Today in part two of a two-part interview, SevenPonds speaks with Carol Kearns, a retired psychologist who specialized in recent loss issues. Carol lost her own daughter, Kristen, when her daughter was seven years old, and has since dedicated her life to helping others through crisis and sudden loss for the past 30 years. She is the author of Sugar Cookies and a Nightmare – a memoir about loss.
Marissa: You talk about creating meaning from a sudden loss of a child, especially for parents who lost children to drugs or alcohol. Would you say that’s the most important thing for grieving parents to do?
Carol: Not initially. I would say that’s your goal down the line. Look at your child. Look at what was important to your child. Realize that no matter what, there was a gift. That’s what we grieve about that child. Their uniqueness. What was it? Was it that they cared? Was it that they were really smart? Sometimes you have to dig a little bit, especially if your child has been on the street with drug addiction for a long time. You feel like, “My child has been a bloody nightmare. There wasn’t anything redeeming there.” And yet if you can go back and say, “Wait a minute, I held that little bundle, and that was pretty precious.” Addiction is not a choice. Somewhere in there, there is still a beautiful soul, and you’re gonna have to find it. They may have to work through a lot of pain and anger first.
Marissa: So parents need to deal with their emotions, then find meaning.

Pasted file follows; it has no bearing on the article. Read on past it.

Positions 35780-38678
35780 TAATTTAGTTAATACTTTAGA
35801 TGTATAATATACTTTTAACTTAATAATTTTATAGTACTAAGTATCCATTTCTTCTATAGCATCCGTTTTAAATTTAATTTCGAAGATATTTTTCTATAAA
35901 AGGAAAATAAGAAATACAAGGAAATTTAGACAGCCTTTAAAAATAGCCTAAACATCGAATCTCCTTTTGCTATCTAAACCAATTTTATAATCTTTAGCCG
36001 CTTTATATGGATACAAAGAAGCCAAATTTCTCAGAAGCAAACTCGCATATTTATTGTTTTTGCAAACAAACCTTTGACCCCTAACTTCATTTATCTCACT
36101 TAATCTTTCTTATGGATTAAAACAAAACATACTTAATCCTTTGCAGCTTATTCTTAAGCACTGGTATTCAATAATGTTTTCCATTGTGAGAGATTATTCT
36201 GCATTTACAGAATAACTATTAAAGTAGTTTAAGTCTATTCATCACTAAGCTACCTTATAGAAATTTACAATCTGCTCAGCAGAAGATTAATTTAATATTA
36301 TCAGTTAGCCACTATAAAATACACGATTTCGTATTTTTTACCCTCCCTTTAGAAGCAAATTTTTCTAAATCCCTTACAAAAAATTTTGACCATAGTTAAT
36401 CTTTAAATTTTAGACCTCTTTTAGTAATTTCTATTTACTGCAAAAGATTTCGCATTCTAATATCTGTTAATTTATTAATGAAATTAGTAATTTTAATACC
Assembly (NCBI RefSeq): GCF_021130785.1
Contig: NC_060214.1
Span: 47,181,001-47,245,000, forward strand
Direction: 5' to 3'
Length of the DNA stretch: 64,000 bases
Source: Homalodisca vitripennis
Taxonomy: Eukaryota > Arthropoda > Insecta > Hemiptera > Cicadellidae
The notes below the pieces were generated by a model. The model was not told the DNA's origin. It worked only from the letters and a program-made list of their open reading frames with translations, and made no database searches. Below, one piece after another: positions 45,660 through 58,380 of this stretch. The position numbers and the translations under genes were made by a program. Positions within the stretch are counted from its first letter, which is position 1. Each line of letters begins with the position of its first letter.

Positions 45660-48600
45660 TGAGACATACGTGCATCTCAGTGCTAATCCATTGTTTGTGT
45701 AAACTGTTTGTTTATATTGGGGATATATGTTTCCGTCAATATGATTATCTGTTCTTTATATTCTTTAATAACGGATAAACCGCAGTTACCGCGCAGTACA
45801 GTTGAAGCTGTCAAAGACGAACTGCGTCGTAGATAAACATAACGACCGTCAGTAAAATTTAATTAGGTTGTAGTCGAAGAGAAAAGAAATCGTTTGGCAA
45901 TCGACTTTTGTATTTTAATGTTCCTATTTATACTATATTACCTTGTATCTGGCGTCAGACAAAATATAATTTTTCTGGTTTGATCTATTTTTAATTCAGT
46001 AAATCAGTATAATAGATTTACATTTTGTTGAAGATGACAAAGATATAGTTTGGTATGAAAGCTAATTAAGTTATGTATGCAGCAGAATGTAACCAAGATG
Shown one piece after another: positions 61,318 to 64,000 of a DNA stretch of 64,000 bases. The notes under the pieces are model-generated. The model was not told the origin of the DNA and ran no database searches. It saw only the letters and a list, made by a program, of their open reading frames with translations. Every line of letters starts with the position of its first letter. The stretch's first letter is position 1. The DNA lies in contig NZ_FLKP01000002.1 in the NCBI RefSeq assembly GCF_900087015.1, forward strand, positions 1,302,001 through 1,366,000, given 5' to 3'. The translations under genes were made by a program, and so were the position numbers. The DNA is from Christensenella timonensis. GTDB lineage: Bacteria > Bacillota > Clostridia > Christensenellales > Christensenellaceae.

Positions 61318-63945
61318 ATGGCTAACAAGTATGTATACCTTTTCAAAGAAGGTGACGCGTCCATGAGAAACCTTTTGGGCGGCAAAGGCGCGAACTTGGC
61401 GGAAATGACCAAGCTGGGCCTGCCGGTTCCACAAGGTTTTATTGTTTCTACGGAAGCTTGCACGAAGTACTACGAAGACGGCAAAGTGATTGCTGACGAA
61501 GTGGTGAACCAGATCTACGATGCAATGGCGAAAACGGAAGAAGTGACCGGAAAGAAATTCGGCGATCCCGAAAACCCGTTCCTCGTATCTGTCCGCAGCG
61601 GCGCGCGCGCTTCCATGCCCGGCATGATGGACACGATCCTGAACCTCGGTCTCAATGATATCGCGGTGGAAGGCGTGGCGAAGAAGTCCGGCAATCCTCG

Carol: Right. Take a newborn like Emma (Carol’s granddaughter who died as an infant). What did she give? She gave the greatest gift of all. We will never forget Emma. She gave us unconditional love. That is the highest form of love. Newborns, that is the greatest gift before their little soul leaves. They just flood you with love, and they haven’t even taken a breath. To carry Emma’s love forward is really powerful. Most of us have so many conditions about, “Well I will love you if you clean your room, and I will really love you if you do this for me.” If you’re like Emma, you just say, “Well, I just love you.” It’s so beautiful.
Marissa: What about losing a child is unique compared to all other types of loss?
Carol: What you lose is not just their past, but it’s their future. We all have dreams for our children. We go to the wedding of a niece, who was the same age as Kristen (Carol’s daughter who died at age seven), and you know if Kristen were here, she would be a bridesmaid. You see their friends graduating from high school and going on to have careers, and you know that’s exactly what she would have done. And she didn’t get to do it. I remember before Krissie died, she was so excited because she had her new Bluebird uniform. She was so excited for her next meeting, and she never made it. She wore the uniform a few times before the meeting, just to try it out. So just seeing a little Bluebird uniform on a little girl, I think, “Wow, Krissie never got to do that.” When Emma died, we were all in the living room, and Michel (Carol’s son) said, “Mom, if Krissie were here, she’d be sitting right here with me right now.” She’s always there, in some future form that didn’t happen.
Marissa: Parents mourn the future then.
Carol: You wonder what she would have done. Would she have married? Would she have had any children? All of these questions that of course have no answers. That’s what a parent grieves, is that future.